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Determining if Your Mixed Meal is Low-Glycemic

Figuring out if a food is low glycemic takes human testing, so it's not so simple to get every food tested. As of now, you can find most of your common single foods, but what about mixed meals like lasagna or macaroni and cheese? How can you tell where they lay on the glycemic scale?

The good news is some of these mixed meals have been tested, making it easy to determine if it's a good choice for you. Here are some popular mixed meals and their glycemic load.

Mixed Meal Serving Size Glycemic Load Glycemic value
Macaroni and cheese 3/4 cup 33 High
Chicken nuggets (chicken and breading) 3.5 ounces 7 Low
Frozen fish sticks (fish and breading) 3.5 ounces 7 Low
Cheese pizza 1 slice 16 Medium
Pizza, super supreme, thin crust (Pizza Hut) 1 slice 7 Low
Spaghetti with meat sauce 1 cup 17 Medium
Cheese sandwich with white bread 1 sandwich 23 High
Stir-fry vegetables with chicken over boiled rice 1 cup 37 High
Black bean soup 1 cup 17 Medium
Lentil soup 1 cup 9 Low
Minestrone soup 1 cup 7 Low
Tomato soup 1 cup 6 Low
Hummus 2 tablespoons 0 Low
Moroccan couscous (with chickpeas and vegetables) 1 cup 17 Medium
Bean burrito in wheat tortilla 3.5 ounce 5 Low

As you begin to venture into a low-glycemic lifestyle you will no doubt run into areas where you aren't sure if your mixed meal is low- or high-glycemic. You can make a good judgment call with the following tips:

  • Use lower-glycemic grains in mixed meals; for example, using brown rice instead of sticky white rice when you go out for sushi or Chinese food.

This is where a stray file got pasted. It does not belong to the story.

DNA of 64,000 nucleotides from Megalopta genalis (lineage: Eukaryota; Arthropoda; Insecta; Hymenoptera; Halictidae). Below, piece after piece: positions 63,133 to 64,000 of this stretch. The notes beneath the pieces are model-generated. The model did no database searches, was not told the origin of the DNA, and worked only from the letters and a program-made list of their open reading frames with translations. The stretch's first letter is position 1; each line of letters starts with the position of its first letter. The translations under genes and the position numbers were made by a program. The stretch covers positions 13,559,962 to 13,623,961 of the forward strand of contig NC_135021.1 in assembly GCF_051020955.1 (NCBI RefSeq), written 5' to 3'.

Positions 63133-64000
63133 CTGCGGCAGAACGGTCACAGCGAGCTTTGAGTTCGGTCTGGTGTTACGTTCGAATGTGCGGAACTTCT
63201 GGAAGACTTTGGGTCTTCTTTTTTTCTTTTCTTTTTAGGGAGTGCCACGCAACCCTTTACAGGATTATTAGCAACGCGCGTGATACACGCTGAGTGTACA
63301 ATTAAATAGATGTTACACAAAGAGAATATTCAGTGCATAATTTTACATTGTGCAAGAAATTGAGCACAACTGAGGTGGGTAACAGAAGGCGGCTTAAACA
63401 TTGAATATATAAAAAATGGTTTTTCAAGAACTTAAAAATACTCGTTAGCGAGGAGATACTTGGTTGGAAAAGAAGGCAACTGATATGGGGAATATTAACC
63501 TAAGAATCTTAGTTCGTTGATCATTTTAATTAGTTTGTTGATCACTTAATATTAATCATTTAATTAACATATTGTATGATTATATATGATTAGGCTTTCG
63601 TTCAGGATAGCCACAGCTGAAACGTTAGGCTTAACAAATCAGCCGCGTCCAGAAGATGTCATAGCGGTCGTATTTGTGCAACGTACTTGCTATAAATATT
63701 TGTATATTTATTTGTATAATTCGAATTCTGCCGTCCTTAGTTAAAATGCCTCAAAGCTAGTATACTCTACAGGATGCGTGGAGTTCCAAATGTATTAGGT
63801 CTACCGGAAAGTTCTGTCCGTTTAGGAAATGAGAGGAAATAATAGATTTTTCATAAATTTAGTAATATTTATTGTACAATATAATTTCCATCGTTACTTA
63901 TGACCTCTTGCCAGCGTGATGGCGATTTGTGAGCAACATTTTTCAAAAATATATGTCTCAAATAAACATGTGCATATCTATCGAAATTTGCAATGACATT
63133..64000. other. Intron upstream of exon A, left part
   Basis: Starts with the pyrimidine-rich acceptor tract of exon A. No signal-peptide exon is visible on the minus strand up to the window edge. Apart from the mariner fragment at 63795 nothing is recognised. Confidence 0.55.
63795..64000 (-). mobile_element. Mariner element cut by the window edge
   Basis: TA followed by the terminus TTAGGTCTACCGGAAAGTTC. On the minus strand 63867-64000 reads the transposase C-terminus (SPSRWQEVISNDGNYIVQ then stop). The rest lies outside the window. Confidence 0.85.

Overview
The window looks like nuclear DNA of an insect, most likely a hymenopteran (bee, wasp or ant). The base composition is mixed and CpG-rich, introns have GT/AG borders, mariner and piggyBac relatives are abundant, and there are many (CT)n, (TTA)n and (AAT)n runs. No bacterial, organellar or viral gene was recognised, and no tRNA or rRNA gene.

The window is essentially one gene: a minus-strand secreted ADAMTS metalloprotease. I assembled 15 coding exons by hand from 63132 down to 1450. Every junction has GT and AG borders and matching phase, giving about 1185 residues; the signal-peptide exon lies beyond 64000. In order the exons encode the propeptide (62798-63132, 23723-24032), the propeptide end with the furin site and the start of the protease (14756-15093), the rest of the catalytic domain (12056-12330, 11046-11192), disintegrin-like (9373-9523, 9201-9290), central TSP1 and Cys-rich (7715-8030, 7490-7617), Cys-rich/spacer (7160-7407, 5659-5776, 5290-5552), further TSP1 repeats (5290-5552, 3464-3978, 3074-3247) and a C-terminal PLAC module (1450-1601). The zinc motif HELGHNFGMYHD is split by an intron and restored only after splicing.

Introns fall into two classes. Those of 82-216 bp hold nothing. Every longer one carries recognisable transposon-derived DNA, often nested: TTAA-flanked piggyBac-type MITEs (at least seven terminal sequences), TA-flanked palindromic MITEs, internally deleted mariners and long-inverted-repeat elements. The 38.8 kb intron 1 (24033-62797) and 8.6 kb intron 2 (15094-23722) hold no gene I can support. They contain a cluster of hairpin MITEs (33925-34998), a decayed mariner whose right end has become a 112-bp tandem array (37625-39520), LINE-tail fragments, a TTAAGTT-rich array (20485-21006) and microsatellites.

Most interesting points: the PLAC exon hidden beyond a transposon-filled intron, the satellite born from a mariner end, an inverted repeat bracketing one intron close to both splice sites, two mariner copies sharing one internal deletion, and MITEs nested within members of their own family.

• Watch the amount of high-glycemic grains in your mixed meal. Keep the grain part of the meal to a cup or less serving size.

  • When ordering pasta or rice dishes opt for those that contain lean meats and vegetables to help decrease the amount of high glycemic grains you eat.

  • Choose dishes that contain protein and a little fat. This can often help decrease the glycemic load of mixed meals.

  • Go for entrees that contain a combination of low-glycemic foods like a Grilled Chicken Caesar Salad.

  • Make meals with acidic ingredients like vinegars or lemon juice to help lower the glycemic load of your entire meal.

Take your time adjusting to these changes in order to give yourself a better chance of sticking with them. Set a goal to include a low-glycemic food at just one meal the first few days. Then, include a low-glycemic food at a second meal. By the time one month has passed, you'll find incorporating low-glycemic foods is a habit, not a chore. You'll also notice improved health and mood benefits.

As long as you start with small, reasonable changes in the foods you routinely eat, you'll gradually consume more low-glycemic foods and fewer high-glycemic foods over time. The end result will be an overall moderate- to low-glycemic eating pattern.

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